An open question is the resilience of the downtown/North Loop office market, where United is heavily invested. “[Minneapolis is] not going to need as much office space, that’s clear,” says Katter. “The city is going to find its way to a new set of priorities and a new norm. How do we make places people want to return to? The Pohlads want to help create that future.”
United has even been in talks with the city about vacating the northernmost block of Nicollet Mall, home to RBC Plaza and Cancer Survivors Park across the street, with the goal of funding a grand public space, à la Chicago’s Millennium Park. United declined comment, but Frey says the project “has legs,” but requires more study to determine if the location can generate sufficient density of activity.
Katter believes there is other similar opportunity downtown but would like to see the city take a more proactive role in shepherding it.
“The city needs a forward-looking agency that views real estate as a catalyst for change,” Katter says, citing as an example for redevelopment the blighted block immediately north of the Warehouse District LRT station, an area he sees as an incubator for crime and disorder. Another is the enormous historic Minneapolis Post Office on the riverfront, long rumored to be on the Postal Service’s list for replacement. “The post office is an opportunity to recruit a major employer or the University [of Minnesota] to downtown,” he notes, indicating United’s willingness to serve as a catalyst on such projects.
Katter left United four days after our interview, but his priorities were the Pohlad family’s priorities: that downtown revitalization is heavily dependent on mitigating the emptiness created by work-from-home and people’s reluctance to spend time downtown because of a recent rise in crime and chaos.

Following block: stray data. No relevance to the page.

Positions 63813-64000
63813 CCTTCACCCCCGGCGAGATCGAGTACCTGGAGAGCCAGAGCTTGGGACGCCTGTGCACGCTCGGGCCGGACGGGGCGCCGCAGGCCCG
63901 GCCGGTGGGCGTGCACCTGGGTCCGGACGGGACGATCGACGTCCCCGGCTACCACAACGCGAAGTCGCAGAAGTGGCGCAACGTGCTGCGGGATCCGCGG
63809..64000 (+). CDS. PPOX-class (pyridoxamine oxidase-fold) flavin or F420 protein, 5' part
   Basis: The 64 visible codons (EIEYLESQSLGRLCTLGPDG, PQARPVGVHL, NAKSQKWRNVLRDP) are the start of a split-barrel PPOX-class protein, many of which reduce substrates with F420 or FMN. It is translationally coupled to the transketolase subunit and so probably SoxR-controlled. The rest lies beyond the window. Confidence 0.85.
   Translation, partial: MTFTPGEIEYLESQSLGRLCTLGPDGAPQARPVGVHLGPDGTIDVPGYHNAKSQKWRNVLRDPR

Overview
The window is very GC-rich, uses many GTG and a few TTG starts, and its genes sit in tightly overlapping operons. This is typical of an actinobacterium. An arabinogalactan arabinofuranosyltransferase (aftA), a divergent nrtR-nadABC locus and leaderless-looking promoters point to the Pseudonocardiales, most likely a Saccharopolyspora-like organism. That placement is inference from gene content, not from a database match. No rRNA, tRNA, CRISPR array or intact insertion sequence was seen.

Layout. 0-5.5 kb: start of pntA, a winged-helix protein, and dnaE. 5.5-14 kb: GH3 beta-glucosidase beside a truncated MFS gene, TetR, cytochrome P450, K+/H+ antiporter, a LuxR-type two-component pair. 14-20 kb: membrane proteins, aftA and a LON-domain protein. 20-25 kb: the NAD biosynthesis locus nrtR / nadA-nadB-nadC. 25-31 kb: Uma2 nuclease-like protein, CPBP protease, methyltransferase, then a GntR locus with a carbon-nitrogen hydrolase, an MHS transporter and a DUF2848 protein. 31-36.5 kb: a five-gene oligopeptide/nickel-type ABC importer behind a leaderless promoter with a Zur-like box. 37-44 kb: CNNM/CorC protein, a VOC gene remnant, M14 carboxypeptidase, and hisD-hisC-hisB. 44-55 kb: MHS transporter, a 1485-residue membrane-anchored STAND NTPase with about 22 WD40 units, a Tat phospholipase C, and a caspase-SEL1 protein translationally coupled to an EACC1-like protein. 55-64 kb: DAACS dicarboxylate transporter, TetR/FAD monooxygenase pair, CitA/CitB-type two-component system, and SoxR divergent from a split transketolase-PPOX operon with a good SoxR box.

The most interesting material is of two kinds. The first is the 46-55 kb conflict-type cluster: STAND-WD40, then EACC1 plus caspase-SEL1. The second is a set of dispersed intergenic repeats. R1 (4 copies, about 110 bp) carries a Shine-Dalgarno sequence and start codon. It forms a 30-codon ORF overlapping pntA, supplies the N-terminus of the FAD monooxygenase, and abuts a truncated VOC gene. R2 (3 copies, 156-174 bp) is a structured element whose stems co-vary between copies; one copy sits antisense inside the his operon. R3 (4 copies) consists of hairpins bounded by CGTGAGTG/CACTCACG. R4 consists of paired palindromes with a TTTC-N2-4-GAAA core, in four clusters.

“We are increasingly involved in the safety issue downtown,” says Bob Pohlad. “We’ve talked to other business leaders. It’s fair to describe them as concerned, but confident.” The Pohlads are at the table with other downtown stakeholders as the city searches for solutions.
“Two very promising changes,” says Bob Pohlad, “are empowering the mayor—we have confidence in him—and putting a structure in place to lead public safety. We’re impressed with [new public safety director] Cedric Alexander. He’s a no-nonsense guy. He didn’t need this job.”
Alexander has asked businesses to partner with the city, so “we’ve put cameras in place to improve street surveillance to feed into central command,” Bob Pohlad notes. “We have to stop the bleeding in the [police] department, crime has to come down, guns need to be taken off the street. It falls to police to enforce [in] the right way.”
That’s a big caveat, and the family has more to offer than simply encouraging the cops to heed a higher calling.
“It started with my mom and dad, their desire to give back. … They were very private, giving to people instead of organizations.”
Building from the foundation
As engaged as the Pohlads may be with downtown, the thing that really gets them talking is giving away their money. The Pohlad Family Foundation has distributed over $200 million in the state over the last three decades and is laser-focused on greater impact.